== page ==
Strelka Institute: The New Normal
Paul Van Herk
Speculative short film
This speculative video clip was developed as a collective initiative result of a field trip to the Kolyma region in the Russian Far East under the course of The New Normal Urban Design Think Tank in 2018.
Kolyma presents reserves of gold, silver, tin, tungsten, mercury, copper, antimony, coal, oil, peat and twenty-nine zones of possible oil and gas accumulation have been identified in the Sea of Okhotsk shelf.
Under Joseph Stalin’s rule, the area became the most notorious region for the Gulag labor camps between 1932 and 1954.. Tens of thousands or more people may have died en route to the area or in the Kolyma’s series of gold mining, road building, lumbering, and construction camps between 1932 and 1954.The principal town Magadan has nearly 100,000 inhabitants and is the largest port in north-eastern Russia. It remains open year-round thanks to icebreakers.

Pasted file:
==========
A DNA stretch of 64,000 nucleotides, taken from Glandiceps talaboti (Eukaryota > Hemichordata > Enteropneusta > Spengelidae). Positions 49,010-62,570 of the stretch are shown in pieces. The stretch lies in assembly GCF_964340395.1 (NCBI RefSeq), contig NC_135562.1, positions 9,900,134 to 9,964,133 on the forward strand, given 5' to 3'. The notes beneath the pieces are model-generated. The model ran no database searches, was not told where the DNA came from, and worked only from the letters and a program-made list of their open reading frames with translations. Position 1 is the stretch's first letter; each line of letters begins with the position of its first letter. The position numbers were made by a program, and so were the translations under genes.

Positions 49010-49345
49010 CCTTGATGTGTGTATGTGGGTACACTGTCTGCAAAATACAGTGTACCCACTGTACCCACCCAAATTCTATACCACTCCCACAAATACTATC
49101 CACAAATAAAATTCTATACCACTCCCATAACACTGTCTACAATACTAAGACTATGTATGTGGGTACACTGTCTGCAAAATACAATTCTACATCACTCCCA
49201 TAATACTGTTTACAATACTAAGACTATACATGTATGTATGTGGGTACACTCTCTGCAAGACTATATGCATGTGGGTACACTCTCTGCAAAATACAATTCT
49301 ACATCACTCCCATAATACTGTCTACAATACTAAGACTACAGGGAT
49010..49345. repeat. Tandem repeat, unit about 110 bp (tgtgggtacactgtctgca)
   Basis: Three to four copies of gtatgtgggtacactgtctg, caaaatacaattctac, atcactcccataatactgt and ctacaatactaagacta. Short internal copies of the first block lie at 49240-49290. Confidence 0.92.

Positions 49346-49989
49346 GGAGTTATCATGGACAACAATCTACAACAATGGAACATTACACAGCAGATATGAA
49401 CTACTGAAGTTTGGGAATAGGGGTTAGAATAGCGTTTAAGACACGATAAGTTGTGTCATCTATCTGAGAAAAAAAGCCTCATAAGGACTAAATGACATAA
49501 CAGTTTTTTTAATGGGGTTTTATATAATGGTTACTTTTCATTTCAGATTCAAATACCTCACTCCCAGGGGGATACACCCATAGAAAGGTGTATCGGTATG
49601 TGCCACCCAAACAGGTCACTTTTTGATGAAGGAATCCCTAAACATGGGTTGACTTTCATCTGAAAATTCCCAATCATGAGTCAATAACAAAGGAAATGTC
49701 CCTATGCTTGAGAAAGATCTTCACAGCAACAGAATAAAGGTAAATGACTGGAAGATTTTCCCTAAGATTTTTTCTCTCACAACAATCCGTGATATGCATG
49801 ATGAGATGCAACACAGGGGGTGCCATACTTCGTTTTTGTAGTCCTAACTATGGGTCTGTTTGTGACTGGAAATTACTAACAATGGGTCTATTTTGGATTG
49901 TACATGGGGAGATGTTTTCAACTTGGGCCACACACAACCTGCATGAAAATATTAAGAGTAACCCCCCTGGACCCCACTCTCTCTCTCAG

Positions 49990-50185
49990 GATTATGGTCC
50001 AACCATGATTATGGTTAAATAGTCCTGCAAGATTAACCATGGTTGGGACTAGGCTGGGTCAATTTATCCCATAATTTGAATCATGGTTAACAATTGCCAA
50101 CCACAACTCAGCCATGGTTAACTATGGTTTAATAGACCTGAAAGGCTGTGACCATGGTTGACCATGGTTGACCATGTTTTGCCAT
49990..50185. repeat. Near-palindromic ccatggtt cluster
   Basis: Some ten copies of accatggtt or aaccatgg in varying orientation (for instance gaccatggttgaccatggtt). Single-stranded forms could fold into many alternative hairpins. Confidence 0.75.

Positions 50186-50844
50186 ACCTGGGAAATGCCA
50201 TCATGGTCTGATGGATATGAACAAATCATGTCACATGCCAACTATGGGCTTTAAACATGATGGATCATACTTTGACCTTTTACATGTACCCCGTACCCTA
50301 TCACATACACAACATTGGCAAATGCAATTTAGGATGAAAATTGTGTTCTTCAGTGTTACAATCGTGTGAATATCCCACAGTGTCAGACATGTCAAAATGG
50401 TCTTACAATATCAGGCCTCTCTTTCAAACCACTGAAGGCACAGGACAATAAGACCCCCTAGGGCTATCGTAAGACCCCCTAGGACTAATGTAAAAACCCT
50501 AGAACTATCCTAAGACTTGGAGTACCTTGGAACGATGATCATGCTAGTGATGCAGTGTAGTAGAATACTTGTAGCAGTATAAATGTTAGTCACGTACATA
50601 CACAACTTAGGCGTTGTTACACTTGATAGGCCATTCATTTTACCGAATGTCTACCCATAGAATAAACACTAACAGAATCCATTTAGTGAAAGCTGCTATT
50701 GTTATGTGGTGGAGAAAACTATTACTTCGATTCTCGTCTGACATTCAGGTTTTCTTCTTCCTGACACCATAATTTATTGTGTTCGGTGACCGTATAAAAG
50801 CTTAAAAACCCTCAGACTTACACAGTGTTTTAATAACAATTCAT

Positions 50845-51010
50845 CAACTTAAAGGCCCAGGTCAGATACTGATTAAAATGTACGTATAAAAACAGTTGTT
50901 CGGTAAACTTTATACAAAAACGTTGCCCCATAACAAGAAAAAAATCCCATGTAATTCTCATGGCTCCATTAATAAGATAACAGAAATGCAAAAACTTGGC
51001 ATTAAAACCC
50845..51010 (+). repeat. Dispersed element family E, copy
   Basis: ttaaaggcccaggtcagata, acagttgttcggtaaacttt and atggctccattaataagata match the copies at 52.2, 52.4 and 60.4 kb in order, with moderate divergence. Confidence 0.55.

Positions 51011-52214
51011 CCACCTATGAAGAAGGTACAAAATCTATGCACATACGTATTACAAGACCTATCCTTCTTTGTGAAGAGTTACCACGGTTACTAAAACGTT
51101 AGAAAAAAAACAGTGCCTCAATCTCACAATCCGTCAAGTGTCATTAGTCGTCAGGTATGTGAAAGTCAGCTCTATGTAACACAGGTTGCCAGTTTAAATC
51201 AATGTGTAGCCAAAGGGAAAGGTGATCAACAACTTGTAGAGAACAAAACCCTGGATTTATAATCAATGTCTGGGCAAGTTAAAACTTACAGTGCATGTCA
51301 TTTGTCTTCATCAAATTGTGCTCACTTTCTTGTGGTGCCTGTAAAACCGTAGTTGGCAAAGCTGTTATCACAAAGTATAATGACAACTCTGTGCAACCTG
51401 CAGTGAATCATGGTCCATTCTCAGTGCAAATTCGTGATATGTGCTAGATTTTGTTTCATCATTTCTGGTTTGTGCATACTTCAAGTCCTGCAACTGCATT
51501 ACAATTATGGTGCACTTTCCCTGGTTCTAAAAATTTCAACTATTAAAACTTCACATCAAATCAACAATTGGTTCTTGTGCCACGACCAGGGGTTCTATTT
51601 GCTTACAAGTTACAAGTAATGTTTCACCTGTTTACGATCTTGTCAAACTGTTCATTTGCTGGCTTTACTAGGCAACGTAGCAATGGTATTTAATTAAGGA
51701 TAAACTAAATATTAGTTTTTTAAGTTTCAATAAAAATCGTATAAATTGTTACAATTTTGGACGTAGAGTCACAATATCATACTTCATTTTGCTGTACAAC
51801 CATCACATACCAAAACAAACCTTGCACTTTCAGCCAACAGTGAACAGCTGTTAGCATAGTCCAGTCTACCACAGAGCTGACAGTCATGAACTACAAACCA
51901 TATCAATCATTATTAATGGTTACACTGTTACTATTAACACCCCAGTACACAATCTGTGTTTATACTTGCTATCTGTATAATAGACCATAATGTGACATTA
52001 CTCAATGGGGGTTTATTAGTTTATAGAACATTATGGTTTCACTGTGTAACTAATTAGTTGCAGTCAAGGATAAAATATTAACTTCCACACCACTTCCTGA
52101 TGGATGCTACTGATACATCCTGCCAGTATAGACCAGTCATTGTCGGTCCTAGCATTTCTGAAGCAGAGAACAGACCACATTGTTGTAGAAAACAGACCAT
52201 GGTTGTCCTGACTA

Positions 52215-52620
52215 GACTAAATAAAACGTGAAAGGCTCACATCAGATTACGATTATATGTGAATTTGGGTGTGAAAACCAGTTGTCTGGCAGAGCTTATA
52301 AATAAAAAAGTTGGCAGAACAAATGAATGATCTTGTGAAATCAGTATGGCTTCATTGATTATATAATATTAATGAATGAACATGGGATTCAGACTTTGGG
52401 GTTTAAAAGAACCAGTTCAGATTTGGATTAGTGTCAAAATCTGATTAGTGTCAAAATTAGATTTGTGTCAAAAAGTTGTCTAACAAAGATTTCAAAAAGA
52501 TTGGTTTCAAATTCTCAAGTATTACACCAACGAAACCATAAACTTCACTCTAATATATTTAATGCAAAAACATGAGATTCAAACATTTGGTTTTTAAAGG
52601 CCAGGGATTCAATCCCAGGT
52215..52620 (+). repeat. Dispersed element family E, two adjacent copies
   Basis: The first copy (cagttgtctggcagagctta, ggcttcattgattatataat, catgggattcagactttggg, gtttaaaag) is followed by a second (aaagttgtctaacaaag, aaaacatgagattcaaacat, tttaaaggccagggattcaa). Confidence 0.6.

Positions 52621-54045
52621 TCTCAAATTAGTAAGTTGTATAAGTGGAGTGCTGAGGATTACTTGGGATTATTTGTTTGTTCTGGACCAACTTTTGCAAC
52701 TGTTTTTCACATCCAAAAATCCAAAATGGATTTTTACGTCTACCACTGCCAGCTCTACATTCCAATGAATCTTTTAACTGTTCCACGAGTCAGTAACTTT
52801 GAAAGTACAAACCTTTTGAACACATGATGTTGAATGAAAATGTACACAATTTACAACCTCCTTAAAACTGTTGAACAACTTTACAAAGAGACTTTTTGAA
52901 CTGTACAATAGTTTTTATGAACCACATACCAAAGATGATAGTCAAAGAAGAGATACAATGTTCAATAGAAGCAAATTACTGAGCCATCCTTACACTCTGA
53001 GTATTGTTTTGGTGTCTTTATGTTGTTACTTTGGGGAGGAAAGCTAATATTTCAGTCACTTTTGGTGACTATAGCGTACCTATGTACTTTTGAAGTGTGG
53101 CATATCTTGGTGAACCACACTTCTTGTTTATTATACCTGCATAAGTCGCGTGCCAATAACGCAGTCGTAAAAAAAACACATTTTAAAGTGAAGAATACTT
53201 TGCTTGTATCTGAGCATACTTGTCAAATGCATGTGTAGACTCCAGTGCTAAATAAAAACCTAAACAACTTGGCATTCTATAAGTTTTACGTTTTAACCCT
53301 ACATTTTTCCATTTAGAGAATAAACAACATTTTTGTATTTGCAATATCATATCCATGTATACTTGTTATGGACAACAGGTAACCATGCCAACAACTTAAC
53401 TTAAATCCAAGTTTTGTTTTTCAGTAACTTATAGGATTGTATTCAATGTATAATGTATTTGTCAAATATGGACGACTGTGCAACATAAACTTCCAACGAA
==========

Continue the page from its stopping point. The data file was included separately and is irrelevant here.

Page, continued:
In December 2050 a supply chain archaeologist explores the ‘xenoboxes’ that dot the wintry landscape of old Kolyma Port. She accesses unintended archive-fragments (‘data fossils’) in the data storage of the boxes that narrates the lives, memes and visions of the nomadic avto-provodnitsas whose supervisory work was necessitated for a time by the transition of shipping networks to full automation.
As the xenoboxes were only intended to store localised data about discrete parts of the system, our archaeologist finds only fragmentations of communications and media in the domestic-scale xenoboxes. She hopes to piece together the ethnographic story of the avto-provodnitsas from these clips but instead discovers evidence that their collective impact on the larger system was much greater and more deliberate than anticipated.
The video oscillates between the silence of the now deserted destination node of Magadan and the fullness of the fragmented archives that capture its evolution from a place of extraction to a place of archive. It emerges from statistical and interview-based research into port automation and the global inversion of gender patterns in supply chain employment.